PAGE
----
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Iceland – Justice and security

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Iceland – Justice and security

Candidate countries conduct negotiations with the European Union (EU) in order to prepare themselves for accession. The accession negotiations cover the adoption and implementation of European legislation (acquis) and, more specifically, the priorities identified jointly by the Commission and the candidate countries in the analytical assessment (or ‘screening’) of the EU’s political and legislative acquis. Each year, the Commission reviews the progress made by candidates and evaluates the efforts required before their accession. This monitoring is the subject of annual reports presented to the Council and the European Parliament.


Commission Report [COM(2011) 666 final – SEC(2011) 1202 final – Not published in the Official Journal].


In its 2011 Report the Commission notes Iceland’s progress on justice and security, even though the country already applies high standards, as well as a significant part of the European Union (EU) acquis relating to these areas.

EUROPEAN UNION ACQUIS (according to the Commission's words)

EU policies in the area of justice and home affairs aim at maintaining and developing the Union as an area of freedom, security and justice. On issues such as border control, visas, migration, asylum, police cooperation, combating organised crime and cooperation with regard to drug trafficking, customs cooperation and judicial cooperation in civil and criminal matters, Member States need to be equipped to ensure that they are able to implement adequate standards and an increasing number of common rules. In order to do this, it is important first and foremost that the bodies responsible for applying the law and other competent bodies have robust and integrated administrative capacities which comply with the set standards. The setting up of a professional, reliable and efficient police force is of paramount importance. The Schengen acquis, which entails the lifting of internal border controls in the EU, is the most detailed element of the EU’s policies on justice, freedom and security. However, substantial parts of the Schengen acquis are implemented by the new Member States, following a separate decision taken by the Council after their accession.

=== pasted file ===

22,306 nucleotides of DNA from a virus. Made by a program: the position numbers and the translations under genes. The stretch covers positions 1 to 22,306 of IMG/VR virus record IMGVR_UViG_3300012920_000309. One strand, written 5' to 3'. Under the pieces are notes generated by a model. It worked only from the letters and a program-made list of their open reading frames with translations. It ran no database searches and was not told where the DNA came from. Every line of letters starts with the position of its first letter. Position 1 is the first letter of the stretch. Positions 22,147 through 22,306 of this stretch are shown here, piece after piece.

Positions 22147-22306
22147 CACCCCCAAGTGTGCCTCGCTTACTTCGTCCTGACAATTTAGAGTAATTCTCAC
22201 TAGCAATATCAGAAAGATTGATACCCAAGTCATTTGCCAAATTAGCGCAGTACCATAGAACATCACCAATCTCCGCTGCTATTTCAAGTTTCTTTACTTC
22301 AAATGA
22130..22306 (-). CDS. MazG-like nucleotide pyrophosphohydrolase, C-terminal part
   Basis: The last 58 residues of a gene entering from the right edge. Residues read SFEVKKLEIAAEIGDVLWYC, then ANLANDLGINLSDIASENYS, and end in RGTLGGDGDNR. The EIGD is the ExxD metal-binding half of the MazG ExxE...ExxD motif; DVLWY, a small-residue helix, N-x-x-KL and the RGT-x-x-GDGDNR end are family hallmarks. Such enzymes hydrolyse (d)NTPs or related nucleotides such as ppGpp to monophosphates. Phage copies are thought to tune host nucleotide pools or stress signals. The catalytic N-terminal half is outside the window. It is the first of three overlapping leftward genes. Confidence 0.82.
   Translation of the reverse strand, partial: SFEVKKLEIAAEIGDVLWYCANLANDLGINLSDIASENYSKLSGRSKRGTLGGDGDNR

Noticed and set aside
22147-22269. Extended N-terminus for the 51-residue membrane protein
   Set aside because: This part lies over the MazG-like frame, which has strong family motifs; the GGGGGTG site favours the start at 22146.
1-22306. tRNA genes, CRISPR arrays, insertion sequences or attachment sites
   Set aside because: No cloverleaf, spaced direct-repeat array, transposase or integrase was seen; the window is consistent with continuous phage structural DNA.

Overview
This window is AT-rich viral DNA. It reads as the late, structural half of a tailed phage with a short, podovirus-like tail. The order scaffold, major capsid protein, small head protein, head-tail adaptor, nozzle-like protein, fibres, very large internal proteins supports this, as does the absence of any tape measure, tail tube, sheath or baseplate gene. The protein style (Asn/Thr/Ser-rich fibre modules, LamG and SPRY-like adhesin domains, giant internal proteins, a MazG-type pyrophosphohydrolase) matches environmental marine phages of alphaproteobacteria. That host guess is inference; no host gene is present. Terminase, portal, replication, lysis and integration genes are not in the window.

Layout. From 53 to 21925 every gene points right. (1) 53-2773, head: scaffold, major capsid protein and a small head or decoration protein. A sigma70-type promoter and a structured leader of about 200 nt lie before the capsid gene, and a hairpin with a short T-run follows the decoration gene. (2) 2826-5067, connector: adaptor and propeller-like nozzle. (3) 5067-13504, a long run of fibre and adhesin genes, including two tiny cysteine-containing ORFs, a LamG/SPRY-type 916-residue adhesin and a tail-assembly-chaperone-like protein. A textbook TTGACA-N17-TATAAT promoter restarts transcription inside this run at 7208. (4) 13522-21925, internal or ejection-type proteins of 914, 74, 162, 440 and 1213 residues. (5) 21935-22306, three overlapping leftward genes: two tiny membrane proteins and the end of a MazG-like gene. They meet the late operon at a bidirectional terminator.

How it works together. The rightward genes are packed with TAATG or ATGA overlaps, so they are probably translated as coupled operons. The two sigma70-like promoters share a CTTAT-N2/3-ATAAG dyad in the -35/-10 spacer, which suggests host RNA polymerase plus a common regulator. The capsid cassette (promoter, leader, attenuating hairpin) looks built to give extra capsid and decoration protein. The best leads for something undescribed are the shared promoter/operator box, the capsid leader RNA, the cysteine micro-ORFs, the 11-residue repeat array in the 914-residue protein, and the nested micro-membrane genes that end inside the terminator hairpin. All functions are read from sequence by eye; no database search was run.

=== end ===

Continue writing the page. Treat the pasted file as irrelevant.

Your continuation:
EU policies relating to the judicial system and fundamental rights aim at pursuing and aiding the development of the Union as an area for freedom, security and justice. The establishment of an independent and efficient judicial system is of paramount importance. Impartiality, integrity and a high level of competency regarding the rulings made by courts are essential in maintaining the rule of law. This requires a firm commitment to eliminate all external influences on the judicial system and to dedicate the appropriate financial resources and training facilities to it. It is necessary to offer the necessary legal guarantees to ensure fair judicial procedures. Member States must also tackle corruption effectively insofar as it represents a risk to the stability of democratic institutions and the rule of law. It is necessary to establish a solid judicial framework and reliable institutions to which a coherent policy for preventing and dissuading corruption may be applied. Member States must ensure that the fundamental rights and the rights of EU citizens, as guaranteed by the acquis and the Charter for Fundamental Rights, are respected.

EVALUATION (according to the Commission’s words)

The country has continued to reinforce the independence of the judiciary and the anti-corruption policy framework. Further monitoring of the implementation of these measures is required. The country also continued to reinforce the protection of fundamental rights. The monitoring of these measures must also be reinforced.

Alignment of legislation relating to citizens’ rights and data protection has not been achieved.

Iceland continues to apply the Schengen Agreement and the alignment of its legislation in the fields of justice, freedom and security has progressed satisfactorily. Additional effort is expected in order to ratify and implement international instruments relating to child protection, and combating organised crime and counterfeiting.

See also

Last updated: 13.10.2011